God clearly intended this event in the life of Abraham and Isaac to foretell the sorrow that would be the Holy Father’s lot as his only begotten Son Jesus was sacrificed on the cross at Calvary. What God held back from requiring of Abraham, He Himself had to do in this magnificent expression of His sacrificial love toward mankind. Abraham was blessed for his faith. The importance of it was not just that he was willing to suffer the sorrow of losing his son. The greater part of his faith was that he was willing to represent the drama between the Father and Jesus in the most significant moment in the history of mankind: Jesus’ passion on the cross.

Genesis Chapter 24 involves Isaac again, but under considerably happier circumstances. Isaac is now old enough to marry, and his father Abraham is choosy about whom he shall have as a bride. Sarah has died, so the task of selecting the proper wife for Isaac falls on the shoulders of Abraham’s trusted servant, who is told to go to the country of Abraham’s kinfolk. We pick up the narrative at verse 10:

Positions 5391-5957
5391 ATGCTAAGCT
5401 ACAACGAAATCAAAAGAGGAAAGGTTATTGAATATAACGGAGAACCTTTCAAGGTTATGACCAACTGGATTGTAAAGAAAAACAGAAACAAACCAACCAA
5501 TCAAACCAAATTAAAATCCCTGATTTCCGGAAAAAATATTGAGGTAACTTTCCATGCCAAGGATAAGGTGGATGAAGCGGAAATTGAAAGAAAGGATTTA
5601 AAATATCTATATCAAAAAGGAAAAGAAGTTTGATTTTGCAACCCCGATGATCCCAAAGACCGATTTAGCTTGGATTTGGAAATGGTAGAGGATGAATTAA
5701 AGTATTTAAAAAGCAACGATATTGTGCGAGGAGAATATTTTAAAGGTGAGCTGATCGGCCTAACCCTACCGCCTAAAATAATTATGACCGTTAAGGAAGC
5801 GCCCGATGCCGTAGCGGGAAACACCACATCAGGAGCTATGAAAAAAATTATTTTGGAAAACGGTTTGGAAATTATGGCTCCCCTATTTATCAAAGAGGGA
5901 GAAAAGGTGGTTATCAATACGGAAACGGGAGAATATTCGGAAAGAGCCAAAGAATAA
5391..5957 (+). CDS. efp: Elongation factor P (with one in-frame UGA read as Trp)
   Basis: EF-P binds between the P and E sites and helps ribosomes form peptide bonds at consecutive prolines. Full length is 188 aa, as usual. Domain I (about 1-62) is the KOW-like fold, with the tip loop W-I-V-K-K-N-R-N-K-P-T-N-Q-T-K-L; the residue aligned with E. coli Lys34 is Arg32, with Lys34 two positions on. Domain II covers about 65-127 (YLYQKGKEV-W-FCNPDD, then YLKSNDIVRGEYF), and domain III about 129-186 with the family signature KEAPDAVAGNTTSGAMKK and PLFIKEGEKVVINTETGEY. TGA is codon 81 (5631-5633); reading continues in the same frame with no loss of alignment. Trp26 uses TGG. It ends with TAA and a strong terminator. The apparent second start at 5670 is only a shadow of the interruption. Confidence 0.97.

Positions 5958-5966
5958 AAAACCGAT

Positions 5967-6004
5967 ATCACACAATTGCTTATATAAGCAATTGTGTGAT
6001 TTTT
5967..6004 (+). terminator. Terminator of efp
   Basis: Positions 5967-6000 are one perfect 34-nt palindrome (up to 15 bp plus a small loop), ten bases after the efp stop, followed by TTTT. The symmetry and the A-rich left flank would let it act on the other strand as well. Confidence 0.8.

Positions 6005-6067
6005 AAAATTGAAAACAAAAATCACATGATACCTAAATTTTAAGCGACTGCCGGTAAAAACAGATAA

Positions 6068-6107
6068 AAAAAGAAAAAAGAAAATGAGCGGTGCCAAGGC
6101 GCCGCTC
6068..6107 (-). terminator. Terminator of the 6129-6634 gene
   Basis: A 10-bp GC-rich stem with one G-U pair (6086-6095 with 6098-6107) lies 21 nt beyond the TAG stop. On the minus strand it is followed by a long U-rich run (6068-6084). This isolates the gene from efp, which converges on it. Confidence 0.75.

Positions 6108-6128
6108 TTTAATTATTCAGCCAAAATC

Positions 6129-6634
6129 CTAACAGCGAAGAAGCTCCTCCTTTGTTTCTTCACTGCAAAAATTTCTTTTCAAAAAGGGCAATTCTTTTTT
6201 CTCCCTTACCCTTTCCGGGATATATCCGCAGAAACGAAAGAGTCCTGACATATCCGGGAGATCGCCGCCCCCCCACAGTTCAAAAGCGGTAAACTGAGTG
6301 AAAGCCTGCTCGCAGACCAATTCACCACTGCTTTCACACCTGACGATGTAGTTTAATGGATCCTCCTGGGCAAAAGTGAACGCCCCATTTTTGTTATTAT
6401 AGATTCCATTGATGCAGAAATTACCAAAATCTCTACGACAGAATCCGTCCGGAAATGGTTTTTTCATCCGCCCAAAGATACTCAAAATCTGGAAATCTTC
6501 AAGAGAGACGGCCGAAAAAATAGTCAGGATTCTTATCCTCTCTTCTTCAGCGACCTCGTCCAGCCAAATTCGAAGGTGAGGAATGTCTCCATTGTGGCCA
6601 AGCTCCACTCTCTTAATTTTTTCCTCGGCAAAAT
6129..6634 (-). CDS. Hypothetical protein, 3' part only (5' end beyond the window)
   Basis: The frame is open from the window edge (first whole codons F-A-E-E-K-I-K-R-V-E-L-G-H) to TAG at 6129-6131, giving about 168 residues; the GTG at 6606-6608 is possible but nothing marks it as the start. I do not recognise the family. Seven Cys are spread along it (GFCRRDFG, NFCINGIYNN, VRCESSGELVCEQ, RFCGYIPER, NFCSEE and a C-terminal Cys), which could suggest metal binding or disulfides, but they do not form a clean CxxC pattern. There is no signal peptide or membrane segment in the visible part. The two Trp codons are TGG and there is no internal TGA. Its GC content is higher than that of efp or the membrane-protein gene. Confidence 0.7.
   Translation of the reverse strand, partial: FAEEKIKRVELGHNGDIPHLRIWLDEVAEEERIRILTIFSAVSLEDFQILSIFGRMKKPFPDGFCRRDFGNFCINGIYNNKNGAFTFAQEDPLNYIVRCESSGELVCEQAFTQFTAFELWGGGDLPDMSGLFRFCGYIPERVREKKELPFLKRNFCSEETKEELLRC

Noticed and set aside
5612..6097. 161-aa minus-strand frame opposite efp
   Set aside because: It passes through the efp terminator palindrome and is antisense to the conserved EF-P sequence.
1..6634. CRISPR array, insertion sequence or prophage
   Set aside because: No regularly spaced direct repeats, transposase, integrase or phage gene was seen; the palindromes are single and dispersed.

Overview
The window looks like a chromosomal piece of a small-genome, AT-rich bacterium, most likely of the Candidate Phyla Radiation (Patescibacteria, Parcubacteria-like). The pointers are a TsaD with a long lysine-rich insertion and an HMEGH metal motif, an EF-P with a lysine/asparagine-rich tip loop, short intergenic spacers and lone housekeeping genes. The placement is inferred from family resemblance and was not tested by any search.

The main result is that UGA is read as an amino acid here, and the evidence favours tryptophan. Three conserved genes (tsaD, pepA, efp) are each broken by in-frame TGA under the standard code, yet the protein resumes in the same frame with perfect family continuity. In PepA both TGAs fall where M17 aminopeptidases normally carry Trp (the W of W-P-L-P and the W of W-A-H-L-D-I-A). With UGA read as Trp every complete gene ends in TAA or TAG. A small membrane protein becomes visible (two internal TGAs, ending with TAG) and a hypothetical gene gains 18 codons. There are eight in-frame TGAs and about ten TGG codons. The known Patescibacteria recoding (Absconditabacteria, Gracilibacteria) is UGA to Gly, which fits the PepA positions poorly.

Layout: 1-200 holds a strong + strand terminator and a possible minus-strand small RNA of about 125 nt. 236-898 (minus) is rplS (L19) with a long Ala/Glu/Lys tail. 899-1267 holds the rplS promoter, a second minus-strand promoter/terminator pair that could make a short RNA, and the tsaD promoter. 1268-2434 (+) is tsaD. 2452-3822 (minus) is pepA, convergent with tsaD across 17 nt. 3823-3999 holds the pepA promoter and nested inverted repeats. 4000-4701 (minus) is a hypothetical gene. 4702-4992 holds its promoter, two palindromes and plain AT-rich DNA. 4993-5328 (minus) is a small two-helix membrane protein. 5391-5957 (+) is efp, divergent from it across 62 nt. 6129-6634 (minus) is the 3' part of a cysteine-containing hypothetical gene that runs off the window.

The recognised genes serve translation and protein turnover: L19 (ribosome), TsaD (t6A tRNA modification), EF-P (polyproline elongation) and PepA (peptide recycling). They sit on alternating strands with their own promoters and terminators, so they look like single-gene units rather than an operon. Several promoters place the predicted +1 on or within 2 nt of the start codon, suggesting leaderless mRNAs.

“And the servant took ten camels of the camels of his master, and departed; for all the goods of his master were in his hand: and he arose, and went to Mesopotamia, unto the city of Nahor. And he made his camels to kneel down without the city by a well of water at the time of the evening, even the time that women go out to draw water. And he said, O Lord God of my master Abraham, I pray you, send me good speed this day, and show kindness to my master Abraham. Behold, I stand here by the well of water; and the daughters of the men of the city come out to draw water: And let it come to pass, that the damsel to whom I shall say, Let down thy pitcher, I pray you, that I may drink; and she shall say, Drink, and I will give your camels drink also: let the same be she that thou hast appointed for thy servant Isaac; and thereby shall I know that you have shown kindness to my master.